Ward v. Commissioner Social Security Administration, No. 6:2015cv02060 - Document 23 (D. Or. 2017)

Court Description: Opinion and Order regarding Social Security Complaint 1 : Ward's assignments of error cannot be sustained and the Commissioner's decision is affirmed. Signed on 3/29/17 by Judge Robert E. Jones. (ljb)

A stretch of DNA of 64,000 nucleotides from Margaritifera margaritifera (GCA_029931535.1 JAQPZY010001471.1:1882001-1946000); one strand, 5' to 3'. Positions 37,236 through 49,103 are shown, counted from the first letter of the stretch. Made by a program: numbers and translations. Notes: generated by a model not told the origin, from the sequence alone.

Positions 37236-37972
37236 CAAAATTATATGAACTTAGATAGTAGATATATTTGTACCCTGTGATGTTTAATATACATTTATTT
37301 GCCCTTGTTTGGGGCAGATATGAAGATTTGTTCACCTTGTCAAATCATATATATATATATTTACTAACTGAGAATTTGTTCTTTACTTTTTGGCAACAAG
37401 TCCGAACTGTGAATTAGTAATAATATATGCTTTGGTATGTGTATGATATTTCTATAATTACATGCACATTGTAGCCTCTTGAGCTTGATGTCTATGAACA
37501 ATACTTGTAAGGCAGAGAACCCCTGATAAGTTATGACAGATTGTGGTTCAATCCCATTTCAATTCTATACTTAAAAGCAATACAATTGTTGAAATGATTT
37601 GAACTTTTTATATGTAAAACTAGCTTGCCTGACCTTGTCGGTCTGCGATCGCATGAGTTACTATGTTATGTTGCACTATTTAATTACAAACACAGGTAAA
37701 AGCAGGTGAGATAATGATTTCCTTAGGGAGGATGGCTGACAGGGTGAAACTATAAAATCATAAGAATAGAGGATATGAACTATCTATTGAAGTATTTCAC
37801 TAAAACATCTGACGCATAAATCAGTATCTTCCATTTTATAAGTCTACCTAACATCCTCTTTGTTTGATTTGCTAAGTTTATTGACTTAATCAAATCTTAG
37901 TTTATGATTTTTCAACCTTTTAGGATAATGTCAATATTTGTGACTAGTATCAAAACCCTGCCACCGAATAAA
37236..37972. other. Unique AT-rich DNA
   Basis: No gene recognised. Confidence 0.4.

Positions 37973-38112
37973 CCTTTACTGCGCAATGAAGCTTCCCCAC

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Ward v. Commissioner Social Security Administration Doc. 23 IN THE UNITED STATES DISTRICT COURT FOR THE DISTRICT OF OREGON ANTHONY RAY WARD, Plaintiff, v. NANCY A. BERRYHILL, Acting Connnissioner of Social Security, Defendant. ) ) ) ) ) ) ) ) ) ) 6:15-CV-02060-JO OPINION AND ORDER JONES,J. Plaintiff Anthony Ward appeals the Connnissioner's decision denying his concurrent applications for disability insurance benefits and supplemental security income under Titles II and XVI of the Social Security Act. The court has jurisdiction under 42 U.S.C. § 405(g). I AFFIRM the Connnissioner' s decision. PRIOR PROCEEDINGS Ward alleged disability due to migraines, pain in the back, neck, shoulder and knees, limited reading and writing ability, and nose bleeds. Admin. R. 272. He initially alleged lifelong disability, but, at his administrative hearing, amended the alleged onset date to January 1, 2010. Admin. R. 21, 71, 223, 234. He satisfied the insured status requirements of the Social Security Act through -1- OPINION AND ORDER Dockets.Justia.com September 30, 2014, and must establish that he was disabled on or before that date to prevail on his Title II claim. Tidwell v. Apfel, 161F.3d599, 601 (9th Cir. 1998). The ALJ applied the sequential disability determination process described in the regulations and in Bowen v. Yuckert, 482 U.S. 137, 140 (1987). The ALJ found that Ward's ability to work was adversely affected by headaches, dyslexia, osteoartln·itis in the left knee, degenerative disc disease, social phobia, learning disorder, and intermittent explosive disorder. Admin. R. 24. The ALJ found that, despite these impairments, Ward retained the residual functional capacity ("RFC") to perform the full range of light work. Admin. R. 26. The ALJ determined that Ward could not perform any of his past relevant work, all of which involved medium or heavy exertion. Admin. R. 29-30. The ALJ applied the Medical-Vocational Guidelines in 20 C.F.R. Pmi 404, Subpart P, Appendix 2 to Ward's vocational factors of age, education, and RFC. These factors directed a finding of '.'not disabled" under Rule 202.18 of the Medical-Vocational Guidelines. Admin. R. 30. The ALJ concluded that Ward was not disabled within the meaning of the Social Security Act. Admin. R. 3031. STANDARD OF REVIEW The district court must affirm the Commissioner's decision if it is based on proper legal standards and the findings of fact are suppo1ied by substantial evidence in the record as a whole. Tommasetti v. Astrue, 533 F.3d 1035, 1038 (9th Cir. 2008). Substantial evidence is relevant evidence that a reasonable person might accept as adequate to supp01i a conclusion. Richardson v. Perales, 402 U.S. 389, 401 (1971). Substantial evidence may be less than a preponderance of the evidence. Robbins v. Soc. Sec. Adm in., 466 F.3d 880, 882 (9th Cir. 2006). Under this standard, the court must consider the record as a whole, and uphold the Commissioner's factual findings that are -2- OPINION AND ORDER supp01ted by inferences reasonably drawn from the evidence even if another interpretation is also rational. Robbins, 466 F.3d at 882; Batson v. Comm 'r ofSoc. Sec. Adm in., 359 F.3d 1190, 1193 (9th Cir. 2004);Andrews v. Shala/a, 53 F.3d 1035, 1039-40 (9th Cir. 1995). ASSIGNMENTS OF ERROR The claimant bears the burden of showing that the ALJ erred and that any enor was harmful. kfcLeod v. Astrue, 640 F.3d 881, 886-87 (9th Cir. 2011). Ward contends the ALJ improperly discredited his subjective statements and discounted the opinions of two consultative examiners, Judith Eckstein, Ph.D., a psychologist, and Anthony Glassman, M.D., a specialist in physical medicine. Ward also contends the ALJ failed to properly develop the record regarding his mental impairments. These enors, Ward argues, led the ALJ to assess his RFC in a manner that did not reflect all of his functional limitations and to improperly apply the Medical-Vocational Guidelines. DISCUSSION I. Credibility Determination In his application papers, Ward alleged primarily physical impairments causing pain in his back, neck and knees. Admin. R. 272. At the administrative hearing, he described his lawn care business and said after mowing, he would feel tired and sore and would have to lie down. Admin. R. 52, 67. He said he had frequent conflicts with his wife over finances. He said that he had quit jobs because he could not get along with people and had been fired for having a bad attitude. Admin. R. 68-72. Ward testified that he gets upset in crowds. Admin. R. 66. The ALJ accepted that Ward's medically determinable impairments could reasonably be expected to cause some degree of the symptoms he alleged. Admin. R. 26. Under such circumstances, anALJ must assess the credibility of the claimant's subjective statements regarding -3- OPINION AND ORDER the severity of symptoms. An adverse credibility determination must include specific findings supported by substantial evidence and clear and convincing reasons. Carmickle v. Comm 'r, Soc. Sec. Admin., 533 F.3d 1155, 1160 (9th Cir. 2008); Smolen v. Chafer, 80 F.3d 1273, 1281-82 (9th Cir. 1996). The findings must be sufficiently specific to permit the reviewing comt to conclude that the ALJ did not arbitrarily discredit the claimant's testimony. Tomasetti v. Astrue, 533 F.3d at 1039. In assessing credibility, an ALJ must consider all the evidence in the case record, including the objective medical evidence, the claimant's treatment history, medical opinions, daily activities, work histo1y, the observations of third patties with knowledge of the claimant's functional limitations, and any other evidence that bears on the consistency and veracity of the claimant's statements. Tommasetti, 533 F3d at 1039; Smolen, 80 F3d at 1284; SSR 96-7p, 1996 WL 374186, at *5. The ALJ' s decision demonstrates that he considered all the evidence relating to the proper factors for evaluating credibility. The ALJ observed that the objective medical evidence did not support the severity of limitation Ward alleged. Admin. R. 28. Lack of suppo1t in the objective medical evidence for a claimant's subjective claims regarding the severity of symptoms cannot be the sole basis for discrediting the claims, but is a proper factor in the credibility analysis to the extent it shows whether the claims are consistent with the record as a whole. Lingenfelter v. Astrue, 504 F.3d 1028, 1040 (9th Cir. 2007); Burch v. Barnhart, 400 F.3d 676, 681 (9th Cir. 2005); Thomas v. Barnhart, 278 F.3d 947, 959 (9th Cir. 2002). As the ALJ found, the record contains little objective medical evidence of any condition that would produce chronic disabling pain. Before the alleged onset of Ward's disability, diagnostic imaging showed osteoaithritic changes in his left knee but ligaments were intact and he had no -4- OPINION AND ORDER abn01mality of the meniscus. Admin. R. 372. In October 2011, Ward sought treatmentfor knee and ankle pain. His physical examination was unremarkable, except for slight swelling and tenderness to palpation. Diagnostic imaging was also negative and the doctor diagnosed a strain. Admin. R. 353-56. In April 2012, diagnostic imaging of the spine showed no abnormalities in the lumbar region and stable degenerative changes in the thoracic region, consistent with earlier imaging from 2009. Admin. R. 407. In February 2013, Ward had a physical examination while establishing care with a new clinic. He complained of stiffness and pain in the hands and tenderness over the lumbar muscles. His ranges of motion, muscle strength and tone, gait, station, and neurological exam were all nonnal. Admin. R. 441. In July 2013, a physical examination was normal except for diffuse tenderness over the lumbar spine. Admin. R. 430. This absence ofremarkable clinical findings and objective evidence from imaging supports the ALJ's statement that the objective medical evidence did not support the severity of limitation Ward alleged. Admin. R. 28. The ALJ considered Ward's treatment hist01y, which included long periods during which he sought no treatment. An inadequately explained failure to seek treatment for allegedly debilitating symptoms may cast doubt on the claimant's sincerity. Flaten v. Sec '.Y ofHealth & Human Serv., 44 F.3d 1453, 1464 (9th Cir. 1995); Fair v. Bowen, 885 F.2d 597, 603 (9th Cir. 1993); Bunnell v. Sullivan, 947 F.2d 341, 345 (9th Cir. 1991). Notably, although Ward alleged he became disabled on Janumy 1, 2010, he did not go to the doctor thereafter until July 2010, when he sought treatment for acute bronchitis. Admin. R. 357. He did not seek treatment for any of his allegedly disabling conditions until late the following year. When a claimant alleges a disabling condition, but does not seek treatment for months after the onset, it supports an adverse inference as to the credibility of the allegation. Bruton v. lvfassanari, 268 F.3d 824, 828 (9'h Cir. 2001). -5- OPINION AND ORDER The treatment record reflects that Ward rarely sought treatment for his alleged physical impairments. For example, in October 2011, Ward sought treatment for an acute strain of the left knee resulting from overexertion while working two jobs. Admiil. R. 28, 353-56. Otherwise, he did not require treatment for his allegedly disabling back, neck, and knee pain. He reportedly got along with over the counter NSAIDs. His conservative treatment histmy casts futiher doubt on his claim of debilitating pain. Parra v. Ash·ue, 481 F.3d 742, 750-51 (9th Cir. 2007). Similarly, the ALJ pointed out that, despite his allegation of disabling mental impai1ments, Ward did not seek mental health treatment or receive medications or other therapy to alleviate the debilitating symptoms he claimed. Admin. R. 27. Ward's failure to seek treatment cannot reasonably be attributed to a lack of funds because he did get treatment for routine health problems, such as when he got acute viral bronchitis, cut his thumb, and developed a lipoma on his neck. Admin. R. 357, 359-60, 400, 437. The ALJ also considered Ward's reported daily activities and work histmy. The ALJ placed great significance on Ward's self employment throughout the period for which he claims disability. Admin. R. 27-28. Ward owns, operates, and is the sole employee ofa lawn care business. He said he had 20 customers for whom he did yard work on a regular basis. He maintained a pick up truck, mowers and other equipment for the business. He said he kept a home office with a personal computer he used for keeping track of customer accounts and business expenses. He prepared estimates for prospective jobs and handled billing and advertising for the business. Ward did not have enough customers to work full time at his business, and his activities are therefore not equivalent to full time work. Nonetheless, the ALJ reasonably found that Ward's self employment demonstrated he was not as limited physically as he alleged and had no mental impaitment that precluded basic work activities. Admin. R. 27-28. -6- OPINION AL'fD ORDER The ALJ considered the third party lay witness repo1i supplied by Ward's mother. Admin. R. 29, 279-285. Mrs. Ward said he had suffered back pain from scoliosis since his teenage years and that this condition was worsening with age. She said Ward suffered back pain and migraines and became frustrated and irritable over his inability to control the pain. Despite this, however, she described a wide range of self care and daily activities that the ALJ reasonably found inconsistent with total disability. Admin. R. 29. The ALJ also pointed out that Ward received unemployment benefits during 2011, and believed this indicated that Ward was both available for and capable of working. Admin. R. 26. Ward objects that applying for unemployment benefits does not require him to hold himself out as able to perform full time work. I accept Ward's argument and find this a less than convincing reason to discount his credibility. The remainder of the ALJ' s analysis is sufficiently specific to satisfy me that he did not arbitrarily discount Ward's subjective statements. The reasoning is clear and his findings are supported by substantial evidence in the record as a whole. II. Medical Opinions Ward contends the ALJ improperly discounted the opinions of two physicians who performed consultative evaluations at the request of the agency. In May 2012, Dr. Eckstein administered a psychodiagnostic evaluation to assess the significance of Ward's reported low education level, dyslexia, and difficulty managing anger. Adm in. R. 391. Dr. Eckstein did not treat Ward and noted that he had not received any mental health treatment. Dr. Eckstein found that Ward demonstrated no behavioral abnormalities. His thought process was logical and coherent and he was fully oriented. He made appropriate eye contact without abnonnalities of speech or motor movement. Admin. R. 393. Dr. Eckstein administered -7- OPINION AND ORDER cognitive tasks which suggested that he had a weak fund ofinfmmation, slightly below average short term memory, only basic arithmetic skills, and a concrete thinking style. Admin. R. 394. Dr. Eckstein opined that Ward's chronic pain and difficulty with anger were lifelong issues, predating the alleged onset of disability. She opined that Ward would have difficulty remembering instructions unless they were simple and repetitive and would do best with tasks that are rote and require little contact with others. Admin. R. 395. In Janumy 2014, without having seen Ward in the interim, Dr. Eckstein completed a mental residual functional capacity worksheet indicating Ward would have significant limitations in the ability to understand and remember detailed instructions, to carry out short, simple instructions, and to sustain an ordinmy work routine without special supervision. Admin. R. 413-15. She concluded that Ward would be unable to perform competitive work 80% of the time. Admin. R. 416. The ALJ gave Dr. Eckstein's opinion significantly reduced weight in reaching his decision. Admin. R. 27-28. An ALJ may discount the opinion of an examining doctor by making findings setting f01ih specific, legitimate reasons suppmied by substantial evidence in the record as a whole. Thomas v. Barnhart, 278 f.3d at 957; }vfaga/lanes v. Bowen, 881 F.2d 747, 751 (9th Cir. 1989). An uncontradicted opinion may be discounted for clear and convincing reasons. Thomas, 278 F3d at 956-57; Baxter v. Sullivan, 923 F.2d 1391, 1396 (9th Cir. 1991). An ALJ may discount an examining doctors opinion, for example, if the claimant's level of activity is inconsistent with the restrictions in the opinion. See e.g. Rollins v.. Jvfassanari, 261 F.3d 853, 856 (9th Cir. 2001). Here, the ALJ discounted Dr. Eckstein' s opinion because Ward's work history demonstrated that he could perfo1m activities Dr. Eckstein said he could not. Admin. R. 28. The ALJ reasonably found that Ward's ability to independently run his own lawn care business, including such tasks as -8- OPINION AND ORDER confening with customers, setting up, coordinating, and scheduling jobs, keeping track of expenses and customer accounts, billing, advertising, and so forth, was inconsistent with Dr. Eckstein's opinion that he had significant limitations in the ability to understand, remember, and cany out sho1i, simple instructions and to sustain an ordinmy work routine without special supervision. His work involved more than rote tasks as well as interactions with his customers. Admin. R. 28. Ward contends his lawn care business is not as demanding as theALJ described, but the ALJ relied on Ward's own testimony to describe the activities involved. In any event, the ALJ's reasoning is based on rational inferences drawn from substantial evidence in the record. Even if the record could be interpreted differently, in a manner more favorable to Ward, the court must uphold an ALJ' s factual findings that are supported by inferences reasonably drawn from substantial evidence in the record. Batson, 359 F.3d at 1193; Andrews, 53 F.3d at 1039-40. Ward also contends the ALJ failed to fully develop the record because he denied the request by Ward's attorney for IQ testing. An ALJ has a duty to fully and fairly develop the administrative record. This duty, however, is triggered when fmiher development is necessmy to resolve ambiguities or when the ALJ makes a finding that the record is inadequate to allow for proper evaluation of the evidence. Tonapetyan v. Halter, 242 F.3d 1144, 1150 (9th Cir. 2001). These conditions are not present here. Ward's attorney based his request for IQ testing on Dr. Eckstein's initial report in which she said that, "overall, Ward appears to be low average in his general cognitive function, likely to fall in the borderline range of no1mal. Intellectual assessment would be info1mative in this regard." Admin. R. 395. The ALJ found that Ward's ability to perform the activities required in his self employment showed he had adequate cognitive abilities to perform basic work activities. In -9- OPINION AND ORDER addition, Dr. Eckstein opined that Ward's cognitive limitations were lifelong, and his work history showed that cognitive deficits did not prevent him from performing his past relevant work. In light of this evidence of Ward's cognitive functioning, the ALJ found it unnecessaiy to determine precisely where he fell in the low average range of intellectual function. The evidence was neither ambiguous in any significant way nor inadequate for the purposes of the ALJ' s decision. He therefore declined the request for additional f01mal testing. Admin. R. 27. I find no error in the ALJ' s development of the record. In April 2012, Dr. Glassman performed a complete musculoskeletal evaluation focusing on Ward's complaints of migraines, knee pain, low back pain, and neck pain. Admin. R. 382. On his physical examination, Dr. Glassman found that Ward had full strength in all muscle groups, n01mal gait, station, reflexes and full ranges of motion. He opined that Ward was capable of work at the medium range of exertion, and was perfo1ming such work in his lawn mowing business. He said Ward's ability to stand or walk was limited to four hours a day due to osteoarthritis in the left knee. Admin. R. 387. The ALJ gave Dr. Glassman's opinion significant weight, but did not include a restriction on standing or walking in his assessment of Ward's RFC. Admin. R. 26, 28. The Commissioner concedes that the ALJ did not give adequate reasons for rejecting Dr. Glassman's opinion regarding Wai·d's limitation in standing and walking, but argues that the enor was haimless. An error is harmless if the ALJ' s dete1mination remains supported despite the enor. Carmickle v. Comm'r, 533 F.3d at 1162-63 & n. 4. At a minimum, the claimant must show "a substantial likelihood of prejudice." Ludwig v. Astrue, 681 F .3d 1047, 1054 (9th Cir. 2012) quoting 1vfcleod, 640 F.3d at 888. Evaluation of enor for haimlessness is an exercise ofjudgment based on the circumstances of each case, including consideration of"the likelihood that the result would have -10- OPINION AND ORDER been different" had there not been enor. Ludwig, 681 F.3d at 1054 quoting Shinseki v. Sanders, 555 U.S. 396, 411 (2009). Having exercised my judgment, I conclude that there was no prejudice from the ALJ's error in the circumstances of this case. If the ALJ had included a limitation of standing and walking for no more than four hours per day in Ward's RFC, it would have precluded him from performing the full range of light work. It would not, however, preclude him from performing sedentary work. Application of Ward's vocational factors of age, education, work experience and an RFC for sedentaiy work would produce a finding of"not disabled" under rules 201.23 tlu·ough 201.25 of the Medical Vocational Guidelines in Appendix 2 of20 C.F.R. Part 404, Subpart P. Accordingly, there is no likelihood that the outcome would have been different had there not been enor and Ward has failed to show a likelihood of prejudice. III. Residual Functional Capacity Ward contends the ALJ's RFC assessment was faulty because it did not include the limitations described in his subjective statements, the opinion ofDr. Eckstein, and the opinion ofDr. Glassman. For reasons already given, I find no harmful error in the ALJ's evaluation of that evidence. An ALJ need not include limitations based on properly discounted evidence. StubbsDanielson v. Astrue, 539 F.3d 1169, 1175-76 (9th Cir. 2008); Batson, 359 F.3d at 1197. \\\ \\\ \\\ \\\ \\\ -11- OPINION AND ORDER CONCLUSION Based on the foregoing, Ward's assignments of error cannot be sustained and the Commissioner's decision is AFFIRMED. DATED this -12- of March, 2017. OPINION AND ORDER